SUPPLEMENTARY DATA

Supplementary Data are available at NAR online.

[Supplementary Data]

ACKNOWLEDGEMENTS

The Work described here was funded by grants to R.O.J.W. (BBSRC: BB/E000975/1 and BB/D5230001/1, MRC G0501703 and Wellcome Trust: 072563/Z/03/Z and 078043/Z/05/Z). We would like to thank M. Chatzigeorgiou for his help with the preparation of some of the G825 mutants. Funding to pay the Open Access publication charges for this article was provided by the Wellcome Trust.

Conflict of interest statement. None declared.

REFERENCES

1. Zhang G, Campbell EA, Minakhin L, Richter C, Severinov K, Darst SA. Crystal structure of Thermus aquaticus core RNA polymerase at 3.3 Å resolution. Cell. 1999;98:811–824. [PubMed]
2. Cramer P, Bushnell DA, Fu J, Gnatt AL, Maier-Davis B, Thompson NE, Burgess RR, Edwards AM, David PR, Kornberg RD. Architecture of RNA polymerase II and implications for the transcription mechanism. Science. 2000;288:640–649. [PubMed]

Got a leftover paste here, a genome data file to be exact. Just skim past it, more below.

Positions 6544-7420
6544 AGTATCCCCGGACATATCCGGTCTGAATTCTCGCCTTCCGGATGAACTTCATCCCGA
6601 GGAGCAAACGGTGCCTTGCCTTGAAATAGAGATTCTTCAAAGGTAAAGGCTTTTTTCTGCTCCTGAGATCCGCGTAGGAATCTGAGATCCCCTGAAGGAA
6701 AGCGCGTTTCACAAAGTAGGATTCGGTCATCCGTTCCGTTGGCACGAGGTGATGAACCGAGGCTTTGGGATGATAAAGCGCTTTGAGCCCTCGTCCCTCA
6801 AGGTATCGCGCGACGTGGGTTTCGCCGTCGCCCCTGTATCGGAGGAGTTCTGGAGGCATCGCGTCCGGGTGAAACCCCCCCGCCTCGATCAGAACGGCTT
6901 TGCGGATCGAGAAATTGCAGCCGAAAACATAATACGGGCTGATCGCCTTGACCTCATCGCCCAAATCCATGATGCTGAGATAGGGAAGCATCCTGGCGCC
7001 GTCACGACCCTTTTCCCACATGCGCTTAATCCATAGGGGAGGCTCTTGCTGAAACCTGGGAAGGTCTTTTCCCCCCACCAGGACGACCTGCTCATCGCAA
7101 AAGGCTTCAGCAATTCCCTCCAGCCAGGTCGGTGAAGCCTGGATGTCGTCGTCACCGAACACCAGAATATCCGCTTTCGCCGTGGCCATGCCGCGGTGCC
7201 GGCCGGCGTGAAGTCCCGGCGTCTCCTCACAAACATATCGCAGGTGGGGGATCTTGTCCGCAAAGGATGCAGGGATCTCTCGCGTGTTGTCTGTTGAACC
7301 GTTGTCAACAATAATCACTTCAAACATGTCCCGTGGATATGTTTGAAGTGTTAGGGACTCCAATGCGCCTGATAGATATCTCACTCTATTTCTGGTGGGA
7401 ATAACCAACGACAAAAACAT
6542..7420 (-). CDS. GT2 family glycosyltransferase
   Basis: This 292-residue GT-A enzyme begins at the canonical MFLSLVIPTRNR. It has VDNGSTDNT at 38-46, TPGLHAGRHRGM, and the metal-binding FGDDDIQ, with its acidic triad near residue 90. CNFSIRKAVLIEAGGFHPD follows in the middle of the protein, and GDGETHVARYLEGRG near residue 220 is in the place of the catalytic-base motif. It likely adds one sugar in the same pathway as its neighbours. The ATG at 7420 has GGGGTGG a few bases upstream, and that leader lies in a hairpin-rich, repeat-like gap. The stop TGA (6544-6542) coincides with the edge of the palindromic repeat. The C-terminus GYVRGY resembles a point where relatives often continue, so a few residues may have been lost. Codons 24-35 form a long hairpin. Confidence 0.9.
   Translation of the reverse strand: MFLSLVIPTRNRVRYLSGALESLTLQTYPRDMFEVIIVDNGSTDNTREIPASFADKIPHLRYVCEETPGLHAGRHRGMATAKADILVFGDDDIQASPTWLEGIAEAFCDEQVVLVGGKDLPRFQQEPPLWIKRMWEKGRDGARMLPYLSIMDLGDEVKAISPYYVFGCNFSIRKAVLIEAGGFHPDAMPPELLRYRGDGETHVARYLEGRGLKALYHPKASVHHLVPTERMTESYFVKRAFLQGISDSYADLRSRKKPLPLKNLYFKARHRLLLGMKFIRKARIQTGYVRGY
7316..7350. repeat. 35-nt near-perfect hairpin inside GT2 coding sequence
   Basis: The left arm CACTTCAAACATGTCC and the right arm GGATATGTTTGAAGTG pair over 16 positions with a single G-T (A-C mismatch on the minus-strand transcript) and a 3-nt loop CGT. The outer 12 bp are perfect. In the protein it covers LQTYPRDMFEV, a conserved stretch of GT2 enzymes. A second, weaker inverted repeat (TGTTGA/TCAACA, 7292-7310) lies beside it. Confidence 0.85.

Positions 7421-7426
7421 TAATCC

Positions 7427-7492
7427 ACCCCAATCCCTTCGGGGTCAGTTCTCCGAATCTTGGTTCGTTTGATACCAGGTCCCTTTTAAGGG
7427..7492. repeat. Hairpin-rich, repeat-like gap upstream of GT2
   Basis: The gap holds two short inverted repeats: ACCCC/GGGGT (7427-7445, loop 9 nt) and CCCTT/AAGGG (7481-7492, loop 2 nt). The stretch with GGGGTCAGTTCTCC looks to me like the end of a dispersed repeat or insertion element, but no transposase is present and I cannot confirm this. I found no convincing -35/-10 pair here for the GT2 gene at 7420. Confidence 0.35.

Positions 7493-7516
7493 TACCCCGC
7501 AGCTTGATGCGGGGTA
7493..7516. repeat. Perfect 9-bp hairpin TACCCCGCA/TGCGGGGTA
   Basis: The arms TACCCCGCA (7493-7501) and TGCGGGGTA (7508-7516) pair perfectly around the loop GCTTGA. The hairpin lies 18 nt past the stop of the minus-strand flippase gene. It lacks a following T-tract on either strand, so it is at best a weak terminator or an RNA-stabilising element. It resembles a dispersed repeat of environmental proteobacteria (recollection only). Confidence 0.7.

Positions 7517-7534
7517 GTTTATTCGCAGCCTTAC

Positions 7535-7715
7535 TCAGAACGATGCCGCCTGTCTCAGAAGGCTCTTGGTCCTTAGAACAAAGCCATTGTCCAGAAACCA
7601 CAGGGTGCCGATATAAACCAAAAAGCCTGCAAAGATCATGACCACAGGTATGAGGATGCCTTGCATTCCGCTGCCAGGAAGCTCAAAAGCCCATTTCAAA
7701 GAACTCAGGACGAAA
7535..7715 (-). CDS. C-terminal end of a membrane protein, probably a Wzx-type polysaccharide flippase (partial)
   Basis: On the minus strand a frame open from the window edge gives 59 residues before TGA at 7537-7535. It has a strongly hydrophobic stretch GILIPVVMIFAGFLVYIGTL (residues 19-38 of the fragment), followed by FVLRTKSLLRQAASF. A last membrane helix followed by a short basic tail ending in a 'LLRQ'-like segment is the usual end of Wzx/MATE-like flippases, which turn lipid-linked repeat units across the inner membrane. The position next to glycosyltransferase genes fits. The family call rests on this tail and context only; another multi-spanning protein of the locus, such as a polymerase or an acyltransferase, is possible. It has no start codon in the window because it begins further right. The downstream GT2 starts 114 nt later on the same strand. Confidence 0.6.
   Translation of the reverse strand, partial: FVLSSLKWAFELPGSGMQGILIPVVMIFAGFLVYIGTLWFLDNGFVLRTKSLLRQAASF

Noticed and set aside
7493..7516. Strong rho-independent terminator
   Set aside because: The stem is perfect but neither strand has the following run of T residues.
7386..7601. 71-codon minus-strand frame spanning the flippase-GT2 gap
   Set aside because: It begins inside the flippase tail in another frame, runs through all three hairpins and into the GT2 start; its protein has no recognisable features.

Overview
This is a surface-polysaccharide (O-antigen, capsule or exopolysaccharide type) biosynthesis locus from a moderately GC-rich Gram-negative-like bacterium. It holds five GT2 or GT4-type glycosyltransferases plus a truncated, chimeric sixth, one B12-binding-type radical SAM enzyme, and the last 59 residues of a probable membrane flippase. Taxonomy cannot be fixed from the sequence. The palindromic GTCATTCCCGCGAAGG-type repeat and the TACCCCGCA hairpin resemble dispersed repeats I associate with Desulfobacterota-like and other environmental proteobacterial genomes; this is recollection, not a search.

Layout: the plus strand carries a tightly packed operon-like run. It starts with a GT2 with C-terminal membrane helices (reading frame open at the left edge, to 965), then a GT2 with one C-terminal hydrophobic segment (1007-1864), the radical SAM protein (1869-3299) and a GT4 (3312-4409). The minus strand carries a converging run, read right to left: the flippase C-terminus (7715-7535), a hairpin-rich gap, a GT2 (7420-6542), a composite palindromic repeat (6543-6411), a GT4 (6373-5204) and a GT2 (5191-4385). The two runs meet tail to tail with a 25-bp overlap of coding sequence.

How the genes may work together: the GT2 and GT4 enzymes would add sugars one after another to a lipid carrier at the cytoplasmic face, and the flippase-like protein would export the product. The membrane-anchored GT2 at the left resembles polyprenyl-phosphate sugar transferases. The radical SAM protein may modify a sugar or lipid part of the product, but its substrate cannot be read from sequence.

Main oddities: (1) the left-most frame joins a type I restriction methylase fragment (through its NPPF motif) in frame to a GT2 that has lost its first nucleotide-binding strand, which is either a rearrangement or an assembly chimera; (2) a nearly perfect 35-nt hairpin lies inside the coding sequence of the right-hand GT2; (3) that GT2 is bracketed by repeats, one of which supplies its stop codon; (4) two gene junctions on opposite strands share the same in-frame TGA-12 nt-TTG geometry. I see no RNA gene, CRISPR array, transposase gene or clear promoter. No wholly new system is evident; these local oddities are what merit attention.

3. Cramer P, Bushnell DA, Kornberg RD. Structural basis of transcription: RNA polymerase II at 2.8 Å resolution. Science. 2001;292:1863–1876. [PubMed]
4. Gnatt AL, Cramer P, Fu J, Bushnell DA, Kornberg RD. Structural basis of transcription: an RNA polymerase II elongation complex at 3.3 Å resolution. Science. 2001;292:1876–1882. [PubMed]
5. Vassylyev DG, Sekine S, Laptenko O, Lee J, Vassylyeva MN, Borukhov S, Yokoyama S. Crystal structure of a bacterial RNA polymerase holoenzyme at 2.6 Å resolution. Nature. 2002;417:712–719. [PubMed]
6. Boeger H, Bushnell DA, Davis R, Griesenbeck J, Lorch Y, Strattan JS, Westover KD, Kornberg RD. Structural basis of eukaryotic gene transcription. FEBS Lett. 2005;579:899–903. [PubMed]
7. Westover KD, Bushnell DA, Kornberg RD. Structural basis of transcription: separation of RNA from DNA by RNA polymerase II. Science. 2004;303:1014–1016. [PubMed]
8. Wang D, Bushnell DA, Westover KD, Kaplan CD, Kornberg RD. Structural basis of transcription: role of the trigger loop in substrate specificity and catalysis. Cell. 2006;127:941–954. [PMC free article] [PubMed]
9. Kettenberger H, Armache KJ, Cramer P. Complete RNA polymerase II elongation complex structure and its interactions with NTP and TFIIS. Mol. Cell. 2004;16:955–965. [PubMed]
10. Trinh V, Langelier MF, Archambault J, Coulombe B. Structural perspective on mutations affecting the function of multisubunit RNA polymerases. Microbiol. Mol. Biol. Rev. 2006;70:12–36. [PMC free article] [PubMed]
11. Bartlett MS. Determinants of transcription initiation by archaeal RNA polymerase. Curr. Opin. Microbiol. 2005;8:677–684. [PubMed]